Yesterday, 05:34 PM
phill4paul - When you "force" them to show you belly, do they do it voluntarily or is there physical manipulation of their body to show belly? If you have to touch them at all in order to achieve submission, then youre fooling yourself and they arent really submitting, just going into a position that youre putting them in to. I think you are fully aware it isnt about controlling the body, but the mind. Showing belling completely voluntarily is only a reflection that the dogs mind is submitting. A truly balanced dog requires nothing more than a light touch, like a tap on a shoulder or a light tug on a leash. If you have to do anything more than a touch, then something else is off in the dogs behavior. During training, such as teaching to sit, a touch should only be used as a guide. Touching a dogs back toward their tail and repeating the word to "sit" creates an association that the word you are using has "something" to do with that part of their body. "Shake" while lightly squeezing a dogs paw helps to create the initial association between the word and that part of their body. I only use a touch to break a dogs focus on something like another dog.
Strong pokes are reserved only when a dog is on their way to a "red zone" or "dangerous" behavior. I issue my pokes as strong corrections with a Dominant and Calm expression of my stance, more Dominant than Calm in this case, but both are expressed. Once in a "red zone", there is no type of touch that will break that focus, including hits. Only thing you can do at that point is total restraint and redirect. "Red zone" means that the dog has lost total control over their behavior and does not necessarily indicate the state of mind in every fight. If you and me were to be in a physical brawl, one might misinterpret that as "red zone", but unless one of us hits absolute panic state, despite being in a fight, that isnt "red zone". Red zone is when the dog loses all control of themselves and acts of aggression are not always "red zone". "Red zone" is when a total mauling occurs, not a simple nip or warning bite. In red zone states, get the dog out of the situation so what ever they are reacting to is no longer present, then it is just a matter of time. A good example of a red zone behavior is a person who is terrified of spiders. They see a spider and completely freak out and lose self control. That is when people literally piss their pants, and is a result of all self control. At that point in time, that person can be put into a "time out" which isnt really a "correction" but an opportunity for them to calm down, and is done with a space they can feel safe. Saw a spider outside? Go inside and catch your breath, but no further corrections are necessary because they wont respond as you expect them to. Never ever allow yourself to go into a "red zone" expression of behavior in the presence of a dog, ever. You can immediately destroy their image of you as a Calm Dominant pack leader. What happens there is if they think you dont have self control, they will try to take your place on the food chain and try to establish themselves as dominant over you. That takes quite a while to repair, even from a single incident. I dont think your dog sounds like a "red zone" case.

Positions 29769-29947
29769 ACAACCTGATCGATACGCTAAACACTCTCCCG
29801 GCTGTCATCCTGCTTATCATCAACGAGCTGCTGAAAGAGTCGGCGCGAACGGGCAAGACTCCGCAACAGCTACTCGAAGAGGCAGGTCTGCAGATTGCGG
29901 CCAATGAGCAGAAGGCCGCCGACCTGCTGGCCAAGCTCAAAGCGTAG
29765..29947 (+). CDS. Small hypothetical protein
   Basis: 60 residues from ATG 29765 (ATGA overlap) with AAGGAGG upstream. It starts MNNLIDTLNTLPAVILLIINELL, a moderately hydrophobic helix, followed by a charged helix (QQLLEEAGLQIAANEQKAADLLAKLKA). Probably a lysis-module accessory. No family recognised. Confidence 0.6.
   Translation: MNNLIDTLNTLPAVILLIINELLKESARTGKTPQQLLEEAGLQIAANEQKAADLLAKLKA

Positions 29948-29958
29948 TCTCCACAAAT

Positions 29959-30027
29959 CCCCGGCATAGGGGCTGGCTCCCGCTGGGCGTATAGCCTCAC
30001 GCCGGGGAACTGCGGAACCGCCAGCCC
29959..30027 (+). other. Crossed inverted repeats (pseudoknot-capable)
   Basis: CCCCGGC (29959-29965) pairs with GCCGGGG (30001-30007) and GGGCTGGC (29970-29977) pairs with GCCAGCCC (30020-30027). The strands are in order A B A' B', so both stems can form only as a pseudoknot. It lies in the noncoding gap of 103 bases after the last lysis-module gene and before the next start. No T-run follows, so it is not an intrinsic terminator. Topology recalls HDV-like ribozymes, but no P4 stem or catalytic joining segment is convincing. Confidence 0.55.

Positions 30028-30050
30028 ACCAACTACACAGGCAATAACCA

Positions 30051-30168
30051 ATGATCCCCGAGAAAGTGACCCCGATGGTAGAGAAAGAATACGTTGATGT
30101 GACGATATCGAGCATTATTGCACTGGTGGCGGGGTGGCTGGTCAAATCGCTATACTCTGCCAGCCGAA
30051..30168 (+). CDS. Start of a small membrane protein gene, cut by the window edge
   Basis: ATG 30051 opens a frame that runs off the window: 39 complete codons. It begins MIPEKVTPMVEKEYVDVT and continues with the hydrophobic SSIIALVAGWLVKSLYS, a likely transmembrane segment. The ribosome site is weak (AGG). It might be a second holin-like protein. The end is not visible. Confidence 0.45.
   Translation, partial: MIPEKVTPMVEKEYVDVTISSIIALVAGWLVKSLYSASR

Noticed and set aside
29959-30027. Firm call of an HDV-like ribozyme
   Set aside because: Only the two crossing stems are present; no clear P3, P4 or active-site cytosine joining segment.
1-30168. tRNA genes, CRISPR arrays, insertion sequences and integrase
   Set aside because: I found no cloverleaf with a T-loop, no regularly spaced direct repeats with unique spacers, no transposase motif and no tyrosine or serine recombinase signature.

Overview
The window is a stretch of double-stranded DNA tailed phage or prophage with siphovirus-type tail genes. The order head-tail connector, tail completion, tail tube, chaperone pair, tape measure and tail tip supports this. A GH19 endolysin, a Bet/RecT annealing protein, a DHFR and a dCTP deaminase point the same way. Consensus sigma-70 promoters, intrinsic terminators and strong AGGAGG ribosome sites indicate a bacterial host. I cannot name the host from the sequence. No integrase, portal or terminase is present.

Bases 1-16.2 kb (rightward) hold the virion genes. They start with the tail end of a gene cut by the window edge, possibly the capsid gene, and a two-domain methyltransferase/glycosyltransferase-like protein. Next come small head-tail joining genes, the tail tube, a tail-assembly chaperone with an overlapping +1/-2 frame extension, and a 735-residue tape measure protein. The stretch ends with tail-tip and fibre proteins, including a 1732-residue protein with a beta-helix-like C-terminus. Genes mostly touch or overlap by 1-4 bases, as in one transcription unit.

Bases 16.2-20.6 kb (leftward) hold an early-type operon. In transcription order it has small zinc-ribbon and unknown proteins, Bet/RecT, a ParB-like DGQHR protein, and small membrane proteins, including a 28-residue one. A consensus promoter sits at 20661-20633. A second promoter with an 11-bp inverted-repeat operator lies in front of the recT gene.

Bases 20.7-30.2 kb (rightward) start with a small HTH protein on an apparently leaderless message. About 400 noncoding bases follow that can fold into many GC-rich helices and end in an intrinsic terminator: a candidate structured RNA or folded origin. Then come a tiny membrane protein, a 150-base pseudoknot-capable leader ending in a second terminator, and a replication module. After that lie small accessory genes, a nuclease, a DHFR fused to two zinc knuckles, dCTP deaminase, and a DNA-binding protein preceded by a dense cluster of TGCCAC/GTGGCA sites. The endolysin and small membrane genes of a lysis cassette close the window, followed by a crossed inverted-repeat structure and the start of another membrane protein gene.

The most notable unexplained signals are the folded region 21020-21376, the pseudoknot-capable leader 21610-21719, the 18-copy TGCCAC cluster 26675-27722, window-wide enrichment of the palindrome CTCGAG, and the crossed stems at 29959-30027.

In general, dogs usually want two things, Trust and Respect. It sounds to me like one of those things is missing. Ive met plenty of dogs, so its easy to recognize the combinations of the two. The real goal is to Trust you enough to submit and Respect you enough to obey. If one of those things is not had, then I think you see behavioral issues like you describe. I think what may be missing in the dog's mind is the Trust.
Next, it is one thing for them to recognize you as pack leader, but another thing entirely to offer the same Trust and Respect to other members of your "pack". They also have to learn that all other humans are given a higher position of authority than they are. So...